PROLOGUE

It is well known to business fraternity and tax professional community, that the indirect tax reforms were introduced in India by 101st Amendment to Constitution of India. Consequently, several indirect taxes subsumed in the Goods and Service Tax regime. The concept was one country, one tax and one market. The field of legislation for levying tax on sale of goods under Entry 54 of List II of seventh Schedule of Constitution was restricted to sale of alcoholic liquor for human consumption and petroleum crude, high speed diesel, motor spirit (commonly known as petrol), natural gas, aviation turbine fuel excluding the sale in the course of interstate trade or commerce or sale in the course of international trade or commerce.

Earlier, field of legislation to levy excise duty for all products manufactured in India except alcoholic liquor for human consumption and opium, Indian hemp, narcotic drugs and narcotics, was in List I of VII th Schedule to Constitution of India. After the amendment field of legislation was restricted only to (a) petroleum crude; (b) high speed diesel; (c) motor spirit (commonly known as petrol); (d) natural gas; (e) aviation turbine fuel; and (f) tobacco and tobacco products. However, the Article 279(5) provides that GST Council will recommend the date on which goods and service tax will be levied on supply of (a) petroleum crude; (b) high speed diesel; (c) motor spirit (commonly known as petrol); (d) natural gas; (e) aviation turbine fuel will. This levy shall be addition to the tax on sale of (a) petroleum crude; (b) high speed diesel; (c) motor spirit (commonly known as petrol); (d) natural gas; (e) aviation turbine fuel as provided in Item 54 of List II of Seventh Schedule of Constitution of India, Consequently, from the date recommended by Council,(a) petroleum crude; (b) high speed diesel; (c) motor spirit (commonly known as petrol); (d) natural gas; (e) aviation turbine fuel will bear central excise duty, GST and Sales Tax thereby fueling the consumer price index. Now, at present, States are levying sales tax and Center is levying excise duty.

The field of legislation for tax on sale of newspapers and advertisement published therein and field of legislation tax on service i.e service tax, as contained in Item 92 and 92C respectively of List I of Seventh Schedule of Constitution were deleted by the 101st Amendment to Constitution of India.

Article 246A was inserted by 101st Amendment to Constitution of India. Consequently, the Parliament and every State Legislature is empowered to make laws with respect to goods and service tax. The States, however, were not provided with power to make laws with respect to goods and service tax in respect of supply which takes place in inter-state trade or commerce or in international trade. The powers under Article 245 and 246 were retained and because of non obstante clause in Article 246A which means the powers in Article 246A are additional and there is no scope of repugnancy of Article 245 or 246 vis a vis Article 246A.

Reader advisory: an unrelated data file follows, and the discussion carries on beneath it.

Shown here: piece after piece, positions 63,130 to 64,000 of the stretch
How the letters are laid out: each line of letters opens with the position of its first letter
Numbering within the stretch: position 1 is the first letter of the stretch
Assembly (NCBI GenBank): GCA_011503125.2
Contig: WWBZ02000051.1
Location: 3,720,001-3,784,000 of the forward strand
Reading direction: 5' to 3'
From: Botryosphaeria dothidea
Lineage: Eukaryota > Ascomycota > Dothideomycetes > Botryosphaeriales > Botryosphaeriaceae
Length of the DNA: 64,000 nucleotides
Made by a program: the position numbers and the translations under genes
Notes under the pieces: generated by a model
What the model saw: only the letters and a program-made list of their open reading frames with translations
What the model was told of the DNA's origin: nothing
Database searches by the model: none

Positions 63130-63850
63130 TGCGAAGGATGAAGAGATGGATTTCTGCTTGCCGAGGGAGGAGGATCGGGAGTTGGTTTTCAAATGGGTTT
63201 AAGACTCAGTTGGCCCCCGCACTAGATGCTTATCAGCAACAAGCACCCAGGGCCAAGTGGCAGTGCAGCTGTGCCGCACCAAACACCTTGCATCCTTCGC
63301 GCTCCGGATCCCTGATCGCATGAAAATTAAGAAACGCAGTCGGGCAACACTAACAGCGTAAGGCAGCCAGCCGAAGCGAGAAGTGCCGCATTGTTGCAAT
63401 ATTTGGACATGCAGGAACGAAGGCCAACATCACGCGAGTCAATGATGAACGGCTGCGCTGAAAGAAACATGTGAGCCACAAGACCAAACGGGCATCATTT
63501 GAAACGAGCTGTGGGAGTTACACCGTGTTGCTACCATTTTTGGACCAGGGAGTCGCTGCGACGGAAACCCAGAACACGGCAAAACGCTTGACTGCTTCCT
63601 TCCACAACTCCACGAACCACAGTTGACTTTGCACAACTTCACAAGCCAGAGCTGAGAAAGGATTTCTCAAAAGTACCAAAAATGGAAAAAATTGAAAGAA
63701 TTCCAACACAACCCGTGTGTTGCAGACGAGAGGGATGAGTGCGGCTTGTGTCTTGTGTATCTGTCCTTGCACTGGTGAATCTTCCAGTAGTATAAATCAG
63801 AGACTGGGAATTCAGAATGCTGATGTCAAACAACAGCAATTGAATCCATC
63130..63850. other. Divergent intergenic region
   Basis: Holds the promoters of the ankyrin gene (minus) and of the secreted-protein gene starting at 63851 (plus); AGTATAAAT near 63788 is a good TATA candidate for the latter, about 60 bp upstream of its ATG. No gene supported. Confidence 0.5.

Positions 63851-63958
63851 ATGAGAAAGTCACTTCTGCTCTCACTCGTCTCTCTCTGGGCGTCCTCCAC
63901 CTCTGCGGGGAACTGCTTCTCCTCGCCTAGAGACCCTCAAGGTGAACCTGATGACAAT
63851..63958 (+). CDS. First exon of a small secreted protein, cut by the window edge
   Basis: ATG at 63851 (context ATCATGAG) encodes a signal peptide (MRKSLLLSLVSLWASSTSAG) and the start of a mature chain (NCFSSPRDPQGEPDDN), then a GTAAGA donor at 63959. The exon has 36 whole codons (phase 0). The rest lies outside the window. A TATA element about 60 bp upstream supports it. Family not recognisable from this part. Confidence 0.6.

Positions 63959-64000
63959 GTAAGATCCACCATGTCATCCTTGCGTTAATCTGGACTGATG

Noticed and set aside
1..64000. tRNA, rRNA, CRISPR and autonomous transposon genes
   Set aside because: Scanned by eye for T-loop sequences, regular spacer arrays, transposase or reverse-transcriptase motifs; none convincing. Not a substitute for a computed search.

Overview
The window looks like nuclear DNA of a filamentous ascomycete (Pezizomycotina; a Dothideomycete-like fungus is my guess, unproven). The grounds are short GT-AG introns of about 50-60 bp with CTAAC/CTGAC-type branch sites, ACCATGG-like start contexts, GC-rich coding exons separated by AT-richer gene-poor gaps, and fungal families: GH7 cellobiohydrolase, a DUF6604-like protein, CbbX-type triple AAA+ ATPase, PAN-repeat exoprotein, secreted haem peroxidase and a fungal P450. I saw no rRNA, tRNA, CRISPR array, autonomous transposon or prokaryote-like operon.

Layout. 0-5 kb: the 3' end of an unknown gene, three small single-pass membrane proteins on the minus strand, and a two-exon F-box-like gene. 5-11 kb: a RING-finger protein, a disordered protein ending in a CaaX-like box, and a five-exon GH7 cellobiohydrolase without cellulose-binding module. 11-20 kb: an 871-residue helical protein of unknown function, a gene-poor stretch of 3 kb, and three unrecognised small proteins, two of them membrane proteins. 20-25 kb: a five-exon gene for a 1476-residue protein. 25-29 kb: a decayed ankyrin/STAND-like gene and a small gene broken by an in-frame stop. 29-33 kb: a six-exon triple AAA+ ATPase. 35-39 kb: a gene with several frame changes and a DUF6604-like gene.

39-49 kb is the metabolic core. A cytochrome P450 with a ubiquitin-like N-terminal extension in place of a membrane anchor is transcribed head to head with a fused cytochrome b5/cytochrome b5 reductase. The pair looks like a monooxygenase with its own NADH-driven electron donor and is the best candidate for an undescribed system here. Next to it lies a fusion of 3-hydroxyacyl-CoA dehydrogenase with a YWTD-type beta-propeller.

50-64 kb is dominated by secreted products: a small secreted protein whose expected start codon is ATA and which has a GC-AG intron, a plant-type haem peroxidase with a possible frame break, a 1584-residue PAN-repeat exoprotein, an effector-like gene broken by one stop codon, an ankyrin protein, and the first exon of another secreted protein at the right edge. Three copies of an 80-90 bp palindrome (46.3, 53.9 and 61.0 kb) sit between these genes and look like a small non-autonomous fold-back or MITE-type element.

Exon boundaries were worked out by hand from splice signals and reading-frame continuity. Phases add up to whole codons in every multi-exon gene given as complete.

Article 366(12-A) defines “goods and service tax” as tax on supply of goods and/or service except alcoholic liquor for human consumption.

Pertinent to know that in view Entry 54 read with Article 366(12A) read with Item 84 of List I, Parliament can levy goods and service tax on supply of goods and services, Parliament can also levy Excise Duty on, and State can levy sales tax on sale of (a) petroleum crude; (b) high speed diesel; (c) motor spirit (commonly known as petrol); (d) natural gas; (e) aviation turbine fuel and alcoholic liquor for human consumption. It also means that Parliament can levy Excise Duty, inter alia, on tobacco, goods and service tax can be levied, inter alia, on tobacco by Parliament and State Legislature.

Hence (a) petroleum crude; (b) high speed diesel; (c) motor spirit (commonly known as petrol); (d) natural gas; (e) aviation turbine fuel and Tobacco shall not be subsumed in GST and will be independently levied.

The provision of Integrated Goods and Service Tax Act 2017 is under Article 269A. Explanation to Article 269A(1) makes the supply of goods or services in the course of import into territory of India deemed to be in the course of interstate trade or commerce. Consequently, all provision of levy of tax on supply of goods and services in the course of interstate trade or commerce in IGST Act shall be applicable to imports,

Custom Duty on Imports and Export are not subsumed in GST. Consequently, Import Duty and GST both will be levied on the value of imports.

IMPORTS:

Definitions of import of goods and services are contained in section 2(10) and (11) of IGST Act;

2(10) ‘‘import of goods” with its grammatical variations and cognate expressions, means bringing goods into India from a place outside India;

2(11) ‘‘import of services” means the supply of any service, where––

(i) the supplier of service is located outside India;